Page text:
The second stone you can barely make out the words Mary Elizabeth and Emily Guest on the stone. Once again looking at the cemetery book for Maury County, I found a Mary Elizabeth Guest in the records who died in 1848. (Find A Grave and the book has this record wrong in that it states the death month as November..the stone clearly says July.) 


BillionGraves strives to be the most accurate website for headstone data.  We believe VERY strongly in documentation and preservation of cemetery data. 



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PLEASE do not rub chalk or any other substance on old (or new) stones. It can harm them a good deal, and other things like shaving cream and food stuffs can actually change the chemistry of the surface and cause futher loss of surface. Also do not do a "rubbing". One thing that can work is to use a sheet of aluminum foil and go over it gently pressing down and then you can read the stone. If you do that take a photo of the foil transfer after you take a image of the actual stone.  Use a spray of clean water, change the angle of your shot, wait for the light to be better. 


As for duplicate records, this link gives the gist of what you need to do:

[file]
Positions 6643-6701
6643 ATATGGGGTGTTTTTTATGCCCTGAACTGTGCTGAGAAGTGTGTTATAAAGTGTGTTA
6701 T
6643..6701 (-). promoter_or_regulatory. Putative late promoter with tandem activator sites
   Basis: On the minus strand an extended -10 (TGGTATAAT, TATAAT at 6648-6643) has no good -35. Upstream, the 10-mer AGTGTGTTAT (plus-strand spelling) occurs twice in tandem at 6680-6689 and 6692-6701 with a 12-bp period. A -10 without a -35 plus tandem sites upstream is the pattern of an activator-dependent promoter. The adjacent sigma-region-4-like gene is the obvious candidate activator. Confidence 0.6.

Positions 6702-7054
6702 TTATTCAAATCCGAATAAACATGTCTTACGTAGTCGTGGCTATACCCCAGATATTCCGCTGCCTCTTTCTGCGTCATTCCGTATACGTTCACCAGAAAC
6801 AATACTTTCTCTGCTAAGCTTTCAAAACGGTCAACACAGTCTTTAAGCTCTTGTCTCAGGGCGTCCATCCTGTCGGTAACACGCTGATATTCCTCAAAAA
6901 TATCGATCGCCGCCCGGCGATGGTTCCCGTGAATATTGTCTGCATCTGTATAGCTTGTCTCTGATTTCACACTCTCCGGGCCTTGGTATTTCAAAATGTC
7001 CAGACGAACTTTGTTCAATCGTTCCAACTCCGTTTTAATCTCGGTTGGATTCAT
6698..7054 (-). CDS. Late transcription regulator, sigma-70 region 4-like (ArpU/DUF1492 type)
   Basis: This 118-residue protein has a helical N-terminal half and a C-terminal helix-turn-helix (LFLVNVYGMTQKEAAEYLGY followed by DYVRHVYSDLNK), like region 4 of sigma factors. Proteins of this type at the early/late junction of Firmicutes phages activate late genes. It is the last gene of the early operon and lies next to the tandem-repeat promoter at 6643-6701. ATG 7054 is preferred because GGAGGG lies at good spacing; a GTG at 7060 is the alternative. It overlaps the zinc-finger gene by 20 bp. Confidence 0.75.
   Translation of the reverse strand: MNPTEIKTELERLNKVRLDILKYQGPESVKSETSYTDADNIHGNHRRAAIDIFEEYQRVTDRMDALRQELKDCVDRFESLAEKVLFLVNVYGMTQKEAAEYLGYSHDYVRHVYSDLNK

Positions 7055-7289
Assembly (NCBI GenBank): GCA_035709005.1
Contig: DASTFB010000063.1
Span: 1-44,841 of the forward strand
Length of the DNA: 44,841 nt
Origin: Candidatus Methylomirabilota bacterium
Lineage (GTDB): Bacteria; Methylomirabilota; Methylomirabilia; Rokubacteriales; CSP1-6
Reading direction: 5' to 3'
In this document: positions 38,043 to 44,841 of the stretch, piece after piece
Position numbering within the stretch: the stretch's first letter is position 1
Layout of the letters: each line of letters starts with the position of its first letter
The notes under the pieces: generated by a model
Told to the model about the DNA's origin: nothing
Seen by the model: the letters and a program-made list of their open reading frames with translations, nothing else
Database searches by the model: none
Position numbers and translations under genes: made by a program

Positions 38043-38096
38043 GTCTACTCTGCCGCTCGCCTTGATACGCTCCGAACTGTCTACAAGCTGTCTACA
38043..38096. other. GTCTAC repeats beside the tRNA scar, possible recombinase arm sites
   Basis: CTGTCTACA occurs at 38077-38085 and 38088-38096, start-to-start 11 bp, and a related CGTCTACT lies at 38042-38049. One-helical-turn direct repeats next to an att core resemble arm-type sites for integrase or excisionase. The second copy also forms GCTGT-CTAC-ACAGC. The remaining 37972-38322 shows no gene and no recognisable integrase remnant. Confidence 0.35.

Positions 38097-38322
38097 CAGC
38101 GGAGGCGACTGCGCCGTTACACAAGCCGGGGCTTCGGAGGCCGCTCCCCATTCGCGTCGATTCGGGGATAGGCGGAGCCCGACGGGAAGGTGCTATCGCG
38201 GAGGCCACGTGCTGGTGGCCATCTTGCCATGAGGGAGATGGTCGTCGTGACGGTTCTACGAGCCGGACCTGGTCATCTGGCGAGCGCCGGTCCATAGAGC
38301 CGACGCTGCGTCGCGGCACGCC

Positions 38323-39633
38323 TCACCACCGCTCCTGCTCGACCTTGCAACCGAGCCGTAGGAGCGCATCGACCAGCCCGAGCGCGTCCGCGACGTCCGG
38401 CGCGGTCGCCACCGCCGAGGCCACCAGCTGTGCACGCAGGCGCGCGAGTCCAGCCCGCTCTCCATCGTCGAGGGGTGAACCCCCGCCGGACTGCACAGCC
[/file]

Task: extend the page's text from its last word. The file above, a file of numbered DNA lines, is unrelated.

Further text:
https://support.billiongraves.com/support/solutions/articles/35000032385-how-do-i-merge-duplicate-records- 


DS

1st of all, I don't think it matters about the chalk at the point I was using it.  Most stones are unreadable and if this helps I don't see any harm.  The stone is already wore down or unreadable so it certainly can't hurt the chemistry.  Why would anyone use shaving cream or food?  That's just weird.

Answer

I have used chalk on my own family headstones. I only use non-toxic children's sidewalk chalk.  That washes off rather easily with a good rainstorm. 


Chalk is not recommended, by cemetery standards. However, if these are my own family and their stones are so well worn down that they are nearly unreadable, I have figured that I can do this as it may be the ONLY chance of getting a photo of them. Most of my family are buried in the South, where the humidity and heat do far more damage than anything a little chalk could do to them. (That's the way I look at it anyway. ) Plus, as I am traveling five to six states away by airplane to remote places in the south, I can hardly pack a soft brush, water and proper chemicals with me to clean every stone.  None of these areas have a Walmart or local store close by either, as they are VERY remote, some on private property, others just plain out in the sticks! As cemetery headstone standards also state that this process of cleaning the stone should take a few weeks...I don't have a few weeks to clean them properly only a matter of minutes.